5. The damage predictor is just that, a predictor. Just because the cursor says an attack won’t cause enemy losses or suppression doesn’t mean it isn’t worth a try.

6. Failing to meet victory conditions in an OG scenario means instant campaign failure so it pays to read briefings thoroughly. In most engagements you’ll be attempting to secure a set number of VLs, but in some you may be asked to escort, exit, or protect mission-critical units (MSUs).

7. Unit suddenly lost its edge or is unable to fire? It’s probably run out of ammo. Spend a turn manually resupplying it with the appropriate button or hot key (ALT+S).

8. Bolstering battered units with timely replacements can and often does make the difference between defeat and victory. Consider rotating badly damaged units out of a frontline so that they can regain strength in safe surroundings. Usually, if PP points are scarce, you’ll want to patch up core units first.

9. With terrain so important in OG and backgrounds occasionally a tad misleading, it’s wise to dab CTRL+L now and again. There are few things more infuriating/embarrassing than realising you’ve marooned important vehicles on the wrong side of an impassible mountain range or river.

10. There are three types of ant loose in Anomalous Operations: the flame-spitting Fire Ant, the tank-like Warrior, and the pesky Scout. All should be approached with extreme caution and terminated with extreme prejudice. Basically, the only good ant is a dead ant. Give those formic ****ers hell!

 

The Flare Path Foxer

Pretty soon Captain Edgar Bedford-Rascal III will be picking The Flare Path team for this year’s Foxer World Cup in Chad. JB and All is Well must be hoping for a call up after their strong performances last Friday. And if Matchstick, Palindrome, skink74, mrpier, and Shiloh aren’t aboard FOX-1* when it touches down at N’Djamena International, I’ll eat FOX-87*.

*Team FP’s temperamental Airspeed Ambassador.
*Team’s FP’s magnificent mahogany hatstand.

a. Belgian Gate (Agate)
b. Panzerkampfwagen VI driver’s vision port (Tiger’s eye)
c. P-800 Oniks missile (Onyx)
d. Tokyo Rose (Rose quartz)
e. Smokey Bear (Smoky quartz)
f. Gibraltar quarts (quartz)*
g. Jasper Maskelyne (Jasper)
h. Richard Todd in Yangtse Incident (Amethyst)
i. Blackburn Roc (Rock crystal)

*Strictly speaking, the theme was ‘quartz‘ not ‘precious stones’

**********

Greetings from The Word Sahara, the place where Tim Stones go when they run out of interesting ways to introduce foxers. I’ve been trudging across the dunes for the past hour-and-a-half and apart from stumbling upon a wrecked Savoia-Marchetti SM.79 with the words “BEWARE OF THE RED HERRINGS!” daubed on its canopy there’s been nothing to break the monotony.

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36 Comments »

  1. richtysoe says:

    The Tail section is off a B-29, and the “BP” vehicle in the lower right is an Alvis Stalwart.
    (edit) and just below the B-29 is “Sir arthur” the lead character from Ghosts and goblins.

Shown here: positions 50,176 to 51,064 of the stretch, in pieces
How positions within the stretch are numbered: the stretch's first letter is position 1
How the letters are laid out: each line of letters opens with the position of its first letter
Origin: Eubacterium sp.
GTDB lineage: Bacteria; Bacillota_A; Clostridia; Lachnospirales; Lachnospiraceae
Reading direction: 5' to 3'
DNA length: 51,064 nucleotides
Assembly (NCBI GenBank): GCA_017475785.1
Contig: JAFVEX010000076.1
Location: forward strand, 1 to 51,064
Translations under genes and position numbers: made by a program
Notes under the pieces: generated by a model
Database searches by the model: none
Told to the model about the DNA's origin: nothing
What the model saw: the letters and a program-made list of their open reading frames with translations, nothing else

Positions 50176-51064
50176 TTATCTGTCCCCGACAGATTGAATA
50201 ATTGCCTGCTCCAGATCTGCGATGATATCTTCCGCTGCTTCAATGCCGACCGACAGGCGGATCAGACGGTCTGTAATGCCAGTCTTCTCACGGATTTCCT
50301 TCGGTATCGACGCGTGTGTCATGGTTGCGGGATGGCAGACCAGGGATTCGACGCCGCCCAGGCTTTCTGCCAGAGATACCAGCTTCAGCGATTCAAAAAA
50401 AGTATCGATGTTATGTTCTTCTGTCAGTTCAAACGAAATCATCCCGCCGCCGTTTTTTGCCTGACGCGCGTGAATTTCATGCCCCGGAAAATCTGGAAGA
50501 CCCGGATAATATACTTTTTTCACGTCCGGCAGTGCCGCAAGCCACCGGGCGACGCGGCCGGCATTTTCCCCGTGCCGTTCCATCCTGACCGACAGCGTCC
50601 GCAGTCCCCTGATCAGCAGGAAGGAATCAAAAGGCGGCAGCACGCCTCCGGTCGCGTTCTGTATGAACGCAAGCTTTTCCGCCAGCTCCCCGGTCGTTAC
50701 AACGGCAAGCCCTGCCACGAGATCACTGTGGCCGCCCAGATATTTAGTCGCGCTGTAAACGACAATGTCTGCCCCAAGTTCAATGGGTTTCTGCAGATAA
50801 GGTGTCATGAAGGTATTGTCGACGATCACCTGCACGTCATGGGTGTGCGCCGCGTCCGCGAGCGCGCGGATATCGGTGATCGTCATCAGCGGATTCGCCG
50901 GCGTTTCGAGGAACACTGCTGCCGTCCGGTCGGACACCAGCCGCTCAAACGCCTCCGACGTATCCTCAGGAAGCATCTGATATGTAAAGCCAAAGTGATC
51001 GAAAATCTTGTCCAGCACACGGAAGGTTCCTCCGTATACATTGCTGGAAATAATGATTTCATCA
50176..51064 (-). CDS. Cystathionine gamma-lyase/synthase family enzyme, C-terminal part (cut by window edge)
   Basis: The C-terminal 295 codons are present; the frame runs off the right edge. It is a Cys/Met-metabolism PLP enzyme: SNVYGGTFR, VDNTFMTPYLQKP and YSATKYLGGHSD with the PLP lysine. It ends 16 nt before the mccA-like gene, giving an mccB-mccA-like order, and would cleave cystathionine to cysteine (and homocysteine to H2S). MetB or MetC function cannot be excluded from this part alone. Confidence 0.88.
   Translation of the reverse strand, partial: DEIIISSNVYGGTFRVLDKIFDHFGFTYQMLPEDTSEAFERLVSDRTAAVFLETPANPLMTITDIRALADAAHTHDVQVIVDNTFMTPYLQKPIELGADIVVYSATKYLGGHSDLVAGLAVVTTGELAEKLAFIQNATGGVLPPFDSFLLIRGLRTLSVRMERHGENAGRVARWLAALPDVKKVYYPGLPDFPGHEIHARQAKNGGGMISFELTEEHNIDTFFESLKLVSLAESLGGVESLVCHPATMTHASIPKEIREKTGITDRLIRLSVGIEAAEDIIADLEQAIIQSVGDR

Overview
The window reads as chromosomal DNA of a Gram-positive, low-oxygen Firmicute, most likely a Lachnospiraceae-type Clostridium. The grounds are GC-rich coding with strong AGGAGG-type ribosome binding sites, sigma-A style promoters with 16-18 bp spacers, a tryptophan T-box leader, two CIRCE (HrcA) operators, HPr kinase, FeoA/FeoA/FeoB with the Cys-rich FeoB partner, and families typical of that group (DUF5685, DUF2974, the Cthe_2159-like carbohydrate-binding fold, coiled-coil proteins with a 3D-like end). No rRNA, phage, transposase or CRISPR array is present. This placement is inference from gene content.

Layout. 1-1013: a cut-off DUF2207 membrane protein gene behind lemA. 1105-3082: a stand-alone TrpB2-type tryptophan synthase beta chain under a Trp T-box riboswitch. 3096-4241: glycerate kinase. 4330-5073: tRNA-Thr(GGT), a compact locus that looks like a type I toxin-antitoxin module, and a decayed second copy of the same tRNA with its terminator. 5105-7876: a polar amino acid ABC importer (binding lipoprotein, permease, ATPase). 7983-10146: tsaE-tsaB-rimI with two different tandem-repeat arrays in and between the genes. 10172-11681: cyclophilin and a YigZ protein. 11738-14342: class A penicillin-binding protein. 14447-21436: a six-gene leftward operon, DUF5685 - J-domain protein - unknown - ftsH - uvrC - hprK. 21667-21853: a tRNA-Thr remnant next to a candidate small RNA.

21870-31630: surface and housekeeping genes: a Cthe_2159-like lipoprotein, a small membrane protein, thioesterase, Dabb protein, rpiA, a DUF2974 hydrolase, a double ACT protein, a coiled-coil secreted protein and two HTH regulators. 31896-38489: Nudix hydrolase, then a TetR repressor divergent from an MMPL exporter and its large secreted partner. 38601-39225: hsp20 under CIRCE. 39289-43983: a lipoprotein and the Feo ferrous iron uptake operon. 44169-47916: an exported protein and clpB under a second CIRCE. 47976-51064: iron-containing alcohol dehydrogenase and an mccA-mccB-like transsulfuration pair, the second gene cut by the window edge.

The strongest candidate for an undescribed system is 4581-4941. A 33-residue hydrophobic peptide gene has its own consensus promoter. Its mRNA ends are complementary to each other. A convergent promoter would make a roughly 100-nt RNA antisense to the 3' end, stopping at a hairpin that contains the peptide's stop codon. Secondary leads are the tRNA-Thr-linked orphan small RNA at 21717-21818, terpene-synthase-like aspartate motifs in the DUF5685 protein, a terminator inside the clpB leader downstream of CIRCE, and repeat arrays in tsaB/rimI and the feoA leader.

(further edit – Wrong boeing….)

    • phuzz says:

      I’m not sure if it helps but I’m pretty sure it’s a B-17 E, F or G model with a “Cheyenne” tail turret.

      • richtysoe says:

        I thought that, but then noticed the remote power dorsal turret, not the glasshouse type you’d get on a B-17.

    • FurryLippedSquid says:

      The Character’s name is Sir Arthur.

      Edit: I’ll shut up.

  2. Matchstick says:

    The stamp top right is the Fort Bliss 100th Anniversary Issue of 1948

    http://upload.wikimedia.org/wikipedia/commons/thumb/f/f4/Fort_Bliss_1948_Issue-3c.jpg/170px-Fort_Bliss_1948_Issue-3c.jpg

    (Glad I got that one in in time as richysoe had beaten me to the other ones I’d worked out ;) )

  3. Stugle says:

    Is that the line drawing of an M-24 Chaffee?

  4. FurryLippedSquid says:

    Bottom right is a Matchbox Lesney 61 Alvis Stalwart.

  5. JB says:

    Background conveyor belts etc would appear to be from Roborally: http://www.boardgamegeek.com/boardgame/18/roborally

    Edit: Not sure if it is relevant but I think the board in question is Cannery Row

    • Matchstick says:

      Completely off-topic but the game apparently features art by Phil Foglio from Girl Genius :)

  6. Gap Gen says:

    Anyone else remember the Red Alert secret ant missions? (I actually can’t remember much about them, except that they existed and I played them one time. Worst anecdote.)

    • LionsPhil says:

      Yep, they certainly existed alright.

      Also they were pretty hard.

      (The C&C dinosaur missions were better, because in the last one you could play as the dinosaurs.)

      I do wonder if we should have some effort to collate all the foxer guesses into one reply thread or something. They kind of drown out everything else in Flare Path these days.

  7. phuzz says:

    The aircraft on the right looks a bit like a B-25, but I don’t think it is, the rear of the engine pods is too broad and the turret isn’t quite the right place.
    I’m wondering if it’s actually the view of the underside.

    • skink74 says:

      It is a Martin 187 Baltimore – the wikipedia page appears to have the exact line drawing.

      [Edit] – gah Matchstick’s colleague beat me to it.

  8. Joshua says:

    I am extremely suprised by the Foxer’s abilities to almost instantly spot any type of airpline line diagram or picture of military vehicle of sort seemingly from memory, whilst I can’t place any of them whilst using the internet (Well, except Roborally, but JB beat me to it :P).

    • Matchstick says: